Kentucky, Oregon Preview: One Step Closer

Pretty soon I won’t be able to do this anymore, but while we still have primary contests, it does warrant spending at least a little time on how the day is going to play out.

There should be few surprises today. In Kentucky, Clinton’s margin of victory will be huge; anywhere from the twenties to fifties, meanwhile, Obama is looking to finish in Oregon with anywhere from a respectable single digit win to a margin of victory in the teens.

All things considered, if Clinton has a good day, she could wind up with possibly a dozen net delegates gained on the day.

At this point, what is more significant than the vote totals and delegate hauls is the media narrative once the tallies are in.

If the stars are truly aligned in Clinton’s favor, we may see the newscycle driven by Obama’s continuing demographic problem with white voters. But in order for that to occur, it would have to do so in spite of the fact that Oregon is incredibly white.

In fact, that may be a part of the governing narrative that after all the criticism that Obama has faced about pulling white voters; he manages to win a white state.

But of course, there are two things that are going to drive the media. The first is that in many cases they have already declared Obama the winner, and thus Clinton would have to pull something truly extraordinary in order to force the media to go back on itself.

And the second is that Obama supposedly will have clinched a majority of pledged delegates in the nominating contest.

While pledged delegates will not be enough to secure the nomination, there is a very real significance to such a milestone; voting beyond this point becomes far less significant. I am not claiming that this means the primary is over, but with Clinton now physically unable to make up the deficit that Obama has opened up, the Super Delegates, already important, now become the sole gatekeepers to the nomination.

Beyond that, I honestly don’t know what will happen. We know that Obama will point to the majority of pledged delegates as a milestone, but the campaign will not claim victory. It has been made clear from Obama on down; Hillary Clinton stays in the race until Hillary Clinton chooses to retire from the race.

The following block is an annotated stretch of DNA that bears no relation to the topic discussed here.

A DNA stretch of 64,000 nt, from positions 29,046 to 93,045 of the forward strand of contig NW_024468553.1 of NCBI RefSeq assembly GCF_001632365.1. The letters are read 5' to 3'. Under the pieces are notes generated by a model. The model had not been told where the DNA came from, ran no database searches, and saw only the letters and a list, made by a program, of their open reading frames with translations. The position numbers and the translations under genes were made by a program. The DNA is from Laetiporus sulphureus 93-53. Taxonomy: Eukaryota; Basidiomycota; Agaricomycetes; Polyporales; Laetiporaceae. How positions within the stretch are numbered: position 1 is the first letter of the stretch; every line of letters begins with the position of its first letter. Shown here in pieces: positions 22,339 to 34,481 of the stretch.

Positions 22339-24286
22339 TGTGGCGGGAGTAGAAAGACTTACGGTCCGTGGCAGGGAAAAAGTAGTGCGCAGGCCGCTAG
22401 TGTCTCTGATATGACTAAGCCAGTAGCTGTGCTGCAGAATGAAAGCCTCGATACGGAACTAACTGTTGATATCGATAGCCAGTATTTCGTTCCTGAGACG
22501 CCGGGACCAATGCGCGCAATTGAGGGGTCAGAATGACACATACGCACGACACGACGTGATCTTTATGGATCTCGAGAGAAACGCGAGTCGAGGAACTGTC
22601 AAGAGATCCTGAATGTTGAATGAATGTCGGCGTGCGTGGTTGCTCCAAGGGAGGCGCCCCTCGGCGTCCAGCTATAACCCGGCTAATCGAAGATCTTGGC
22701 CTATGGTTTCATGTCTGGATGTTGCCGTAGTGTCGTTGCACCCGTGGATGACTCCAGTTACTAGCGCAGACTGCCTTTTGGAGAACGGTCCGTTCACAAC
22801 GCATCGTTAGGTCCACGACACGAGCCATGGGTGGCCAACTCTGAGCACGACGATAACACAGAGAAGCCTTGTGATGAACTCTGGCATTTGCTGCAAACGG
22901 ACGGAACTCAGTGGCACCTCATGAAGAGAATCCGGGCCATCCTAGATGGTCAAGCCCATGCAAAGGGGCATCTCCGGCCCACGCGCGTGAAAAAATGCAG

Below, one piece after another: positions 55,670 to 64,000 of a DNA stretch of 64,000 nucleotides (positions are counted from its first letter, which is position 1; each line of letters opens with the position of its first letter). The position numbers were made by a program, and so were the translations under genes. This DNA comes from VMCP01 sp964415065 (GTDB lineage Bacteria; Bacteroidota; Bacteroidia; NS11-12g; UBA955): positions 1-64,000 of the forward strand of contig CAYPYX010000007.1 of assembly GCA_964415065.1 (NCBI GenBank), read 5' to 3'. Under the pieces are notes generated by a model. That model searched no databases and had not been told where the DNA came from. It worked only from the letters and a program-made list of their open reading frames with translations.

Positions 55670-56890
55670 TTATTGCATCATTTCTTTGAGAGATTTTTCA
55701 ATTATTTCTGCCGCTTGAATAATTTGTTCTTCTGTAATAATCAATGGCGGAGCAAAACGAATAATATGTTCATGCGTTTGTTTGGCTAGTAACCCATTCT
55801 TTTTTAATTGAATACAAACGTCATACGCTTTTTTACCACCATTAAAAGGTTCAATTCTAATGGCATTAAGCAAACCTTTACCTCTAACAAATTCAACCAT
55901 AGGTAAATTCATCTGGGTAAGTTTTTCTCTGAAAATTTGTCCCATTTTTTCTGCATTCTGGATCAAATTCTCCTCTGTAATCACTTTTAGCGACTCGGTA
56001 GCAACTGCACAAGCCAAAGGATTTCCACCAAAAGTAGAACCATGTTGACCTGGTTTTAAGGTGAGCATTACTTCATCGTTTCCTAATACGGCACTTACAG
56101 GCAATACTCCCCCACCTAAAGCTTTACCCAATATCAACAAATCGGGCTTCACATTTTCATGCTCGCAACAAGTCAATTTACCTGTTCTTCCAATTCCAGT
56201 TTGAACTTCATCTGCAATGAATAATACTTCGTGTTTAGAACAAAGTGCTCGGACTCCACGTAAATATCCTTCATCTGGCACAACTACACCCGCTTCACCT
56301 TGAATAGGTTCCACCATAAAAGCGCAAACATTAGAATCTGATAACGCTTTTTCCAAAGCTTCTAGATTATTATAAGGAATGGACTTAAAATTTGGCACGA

How Hillary Clinton spends tonight and the next few days, though, is something of a mystery to me. We do know that as a candidate Hillary Clinton has gone hands off in regards to Obama, and the two campaigns in general have shifted towards unifying the party and going after McCain.

A case can be made for Hillary one of two ways. Either she takes today as an opportunity leave the race on a high note with a major victory in Kentucky, or she continues on. At this point, I want to point out that I do not see her continuing on as an attempt to sabotage Obama’s general election campaign.

Indeed, with only three contests left and both candidates being notably reconciliatory, allowing the contest to finish out could prove to be beneficial to Obama or Hillary Clinton, should she manage to find a way to the nomination.

After all, though Puerto Rico doesn’t have any electoral votes, and Montana and South Dakota have slim yields, everyone else got a piece of the Democratic primary that is guaranteed to have a place in American history, why not let them in on the fun as well.

(edited by DrGail)

Leave a Reply

Your email address will not be published. Required fields are marked *

Connect with Facebook